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How to Play Weakness in Oil and Russian CurrencyApart from the political stance that Russia has taken, there are a many other things that the country will have to worry about. Starting Q4 2014, the country was seen trying hard through various tactics to get its slowly sinking economy back on track. In spite of the sanctions against it not having the expected effect on the country, Russia seems to be in trouble nevertheless. There are many reasons for the slow droop of the Russian economy and two important variables are to blame - the fall of the forex market and oil. 

The ruble was the currency of the Russian Empire and of the Soviet Union (as the Soviet ruble). However, today only Russia, Belarus and Transnistria use currencies with the same name. The ruble was the first currency in Europe to be decimalised, in 1704, when the ruble became equal to 100 kopeks.

How to Play Weakness in Oil and Russian Currency 

Oil and gas

One of the main reasons for the failure of the sanctions laid on Russia was Europe's dependence on Russia for oil and gas. Russia supplies gas through pipelines to a large chunk of Europe and it has not hesitated to use this as a weapon against other countries. Ukraine was starved of Russian gas several times in the last decade, which was a card that Europe knew Russia held. Many analysts have remarked how the Russian economy is comparable to a large oil and gas industry that supports other industries. Russia's undoing began here and pretty much the only thing that was keeping Russia afloat, the oil prices saw a sudden and massive drop.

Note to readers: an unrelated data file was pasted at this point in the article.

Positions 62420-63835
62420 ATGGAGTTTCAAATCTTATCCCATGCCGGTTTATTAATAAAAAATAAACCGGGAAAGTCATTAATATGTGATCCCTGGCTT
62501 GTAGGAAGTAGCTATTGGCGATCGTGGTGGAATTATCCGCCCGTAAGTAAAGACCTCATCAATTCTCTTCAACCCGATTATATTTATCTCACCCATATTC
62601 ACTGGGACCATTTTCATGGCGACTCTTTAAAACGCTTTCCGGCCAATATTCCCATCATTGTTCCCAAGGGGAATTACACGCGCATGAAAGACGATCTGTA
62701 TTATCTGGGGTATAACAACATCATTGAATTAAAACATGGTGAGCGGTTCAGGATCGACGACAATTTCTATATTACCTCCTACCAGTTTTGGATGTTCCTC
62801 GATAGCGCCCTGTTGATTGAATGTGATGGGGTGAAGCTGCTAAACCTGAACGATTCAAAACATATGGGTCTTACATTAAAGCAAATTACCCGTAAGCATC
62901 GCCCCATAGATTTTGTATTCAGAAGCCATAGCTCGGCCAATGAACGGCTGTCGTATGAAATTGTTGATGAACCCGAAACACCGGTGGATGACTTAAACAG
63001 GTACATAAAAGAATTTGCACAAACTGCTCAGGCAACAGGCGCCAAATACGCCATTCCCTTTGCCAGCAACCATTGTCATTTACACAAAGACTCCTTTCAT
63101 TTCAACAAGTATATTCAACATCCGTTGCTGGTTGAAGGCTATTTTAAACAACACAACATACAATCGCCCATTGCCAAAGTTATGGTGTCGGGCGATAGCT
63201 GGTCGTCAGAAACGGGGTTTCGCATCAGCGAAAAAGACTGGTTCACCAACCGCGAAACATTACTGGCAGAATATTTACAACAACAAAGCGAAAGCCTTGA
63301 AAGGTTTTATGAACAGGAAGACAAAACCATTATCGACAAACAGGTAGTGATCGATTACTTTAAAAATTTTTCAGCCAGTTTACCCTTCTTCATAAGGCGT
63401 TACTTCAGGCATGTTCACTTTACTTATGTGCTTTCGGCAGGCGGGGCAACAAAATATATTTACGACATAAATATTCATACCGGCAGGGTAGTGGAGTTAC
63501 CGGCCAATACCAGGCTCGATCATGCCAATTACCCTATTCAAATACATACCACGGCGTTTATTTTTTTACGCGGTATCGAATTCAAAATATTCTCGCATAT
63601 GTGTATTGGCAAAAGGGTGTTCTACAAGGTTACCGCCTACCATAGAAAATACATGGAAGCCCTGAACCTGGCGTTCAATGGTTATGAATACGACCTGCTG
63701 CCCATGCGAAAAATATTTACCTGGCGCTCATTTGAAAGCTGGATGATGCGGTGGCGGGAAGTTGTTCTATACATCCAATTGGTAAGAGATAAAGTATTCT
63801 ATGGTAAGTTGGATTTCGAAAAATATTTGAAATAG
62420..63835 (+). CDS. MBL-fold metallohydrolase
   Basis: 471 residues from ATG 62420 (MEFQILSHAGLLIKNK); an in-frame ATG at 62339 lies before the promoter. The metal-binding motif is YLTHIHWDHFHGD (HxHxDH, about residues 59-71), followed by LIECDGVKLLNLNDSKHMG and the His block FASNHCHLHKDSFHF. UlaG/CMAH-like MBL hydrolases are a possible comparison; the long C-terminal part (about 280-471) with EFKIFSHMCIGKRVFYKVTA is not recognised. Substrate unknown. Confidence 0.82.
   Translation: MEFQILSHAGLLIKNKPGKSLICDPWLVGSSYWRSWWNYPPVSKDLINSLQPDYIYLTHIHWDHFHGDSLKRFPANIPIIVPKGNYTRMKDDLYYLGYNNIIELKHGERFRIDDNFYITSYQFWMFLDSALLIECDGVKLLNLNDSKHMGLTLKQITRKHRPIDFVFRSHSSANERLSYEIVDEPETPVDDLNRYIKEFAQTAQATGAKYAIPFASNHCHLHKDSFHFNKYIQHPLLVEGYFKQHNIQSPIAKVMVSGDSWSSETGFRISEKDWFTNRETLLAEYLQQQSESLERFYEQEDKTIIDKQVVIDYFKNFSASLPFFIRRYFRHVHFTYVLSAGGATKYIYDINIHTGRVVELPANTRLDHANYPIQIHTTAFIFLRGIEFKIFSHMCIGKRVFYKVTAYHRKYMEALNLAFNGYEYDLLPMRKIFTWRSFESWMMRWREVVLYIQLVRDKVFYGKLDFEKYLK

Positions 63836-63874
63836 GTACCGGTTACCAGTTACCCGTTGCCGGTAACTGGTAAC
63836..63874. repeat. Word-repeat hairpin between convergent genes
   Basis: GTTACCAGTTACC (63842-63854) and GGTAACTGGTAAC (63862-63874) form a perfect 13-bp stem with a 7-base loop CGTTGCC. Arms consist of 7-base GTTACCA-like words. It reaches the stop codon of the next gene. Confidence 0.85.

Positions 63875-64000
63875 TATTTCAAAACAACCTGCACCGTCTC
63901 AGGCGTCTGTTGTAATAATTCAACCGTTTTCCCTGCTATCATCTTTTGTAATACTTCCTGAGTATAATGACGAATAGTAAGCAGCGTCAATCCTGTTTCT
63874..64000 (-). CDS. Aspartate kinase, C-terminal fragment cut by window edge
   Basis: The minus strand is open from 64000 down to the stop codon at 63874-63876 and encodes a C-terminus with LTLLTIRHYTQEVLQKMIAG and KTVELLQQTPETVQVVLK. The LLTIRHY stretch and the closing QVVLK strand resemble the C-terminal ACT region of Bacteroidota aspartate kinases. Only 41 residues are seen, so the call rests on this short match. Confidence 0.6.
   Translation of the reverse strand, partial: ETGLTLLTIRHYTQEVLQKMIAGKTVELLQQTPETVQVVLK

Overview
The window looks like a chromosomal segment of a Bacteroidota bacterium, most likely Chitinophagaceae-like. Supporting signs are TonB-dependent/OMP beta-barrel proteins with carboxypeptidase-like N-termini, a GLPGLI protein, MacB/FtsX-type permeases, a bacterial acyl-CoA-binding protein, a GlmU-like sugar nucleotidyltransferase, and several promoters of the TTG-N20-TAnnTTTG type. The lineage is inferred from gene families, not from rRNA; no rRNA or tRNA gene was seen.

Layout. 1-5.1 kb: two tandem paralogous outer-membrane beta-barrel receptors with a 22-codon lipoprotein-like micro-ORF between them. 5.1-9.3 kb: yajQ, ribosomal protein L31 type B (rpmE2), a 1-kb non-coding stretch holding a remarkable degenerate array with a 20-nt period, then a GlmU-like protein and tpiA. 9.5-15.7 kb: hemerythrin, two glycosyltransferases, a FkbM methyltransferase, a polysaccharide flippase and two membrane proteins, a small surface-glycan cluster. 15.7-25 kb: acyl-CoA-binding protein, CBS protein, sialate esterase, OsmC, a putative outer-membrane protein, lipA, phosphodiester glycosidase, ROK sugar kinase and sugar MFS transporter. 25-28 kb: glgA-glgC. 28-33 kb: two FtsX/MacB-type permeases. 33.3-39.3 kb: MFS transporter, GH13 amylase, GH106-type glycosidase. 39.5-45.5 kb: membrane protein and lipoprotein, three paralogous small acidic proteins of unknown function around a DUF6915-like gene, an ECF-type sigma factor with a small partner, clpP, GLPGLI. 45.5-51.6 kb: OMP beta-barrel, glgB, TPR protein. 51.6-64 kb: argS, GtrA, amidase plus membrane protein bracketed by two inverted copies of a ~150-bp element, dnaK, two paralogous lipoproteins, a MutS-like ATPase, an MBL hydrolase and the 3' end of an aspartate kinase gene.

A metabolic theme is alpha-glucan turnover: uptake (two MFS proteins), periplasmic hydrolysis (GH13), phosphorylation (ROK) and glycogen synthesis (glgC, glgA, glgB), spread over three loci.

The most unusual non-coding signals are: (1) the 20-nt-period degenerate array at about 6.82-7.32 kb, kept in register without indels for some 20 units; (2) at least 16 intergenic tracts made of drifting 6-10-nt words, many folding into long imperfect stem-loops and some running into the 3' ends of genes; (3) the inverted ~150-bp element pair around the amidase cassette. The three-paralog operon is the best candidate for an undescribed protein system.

Oil price drop

Oil, in recent months starting in the second half of 2014, experienced a slow but steady decline in prices. It is reported that close to half of the country's federal budget income comes from oil and every $10 drop in price per barrel will hit Russia by $32.4 billion. $32 billion makes nearly 1.6 percent of the GDP, meaning a direct $19 billion loss in government revenues. When the government falls, so will the economy as investors will loose faith in it.

The Ruble

The Ruble is also incidentally in trouble, forcing the ministry of finance to go for shock and awe tactics. The first knee jerk reaction by the ministry was to get rid of a good amount in terms of foreign exchange reserves. Dollars and Euros were sold off to Rubles and the reserves were cut by 1.7 percent, amounting to $6.4 billion.

The Bank of Russia, the country's central bank hiked interest rates from 10.5 percent to 17 percent by the end of Q4 2014. The shock, however did not work out too well as the Ruble kept falling and by the end of the year lost 57percent of its value against the US dollar. Spending came next and the government began to spend it's $400 billion strong reserves, that too wasn't enough. The Ruble was losing value and it was not helping the industries in any way.

The industries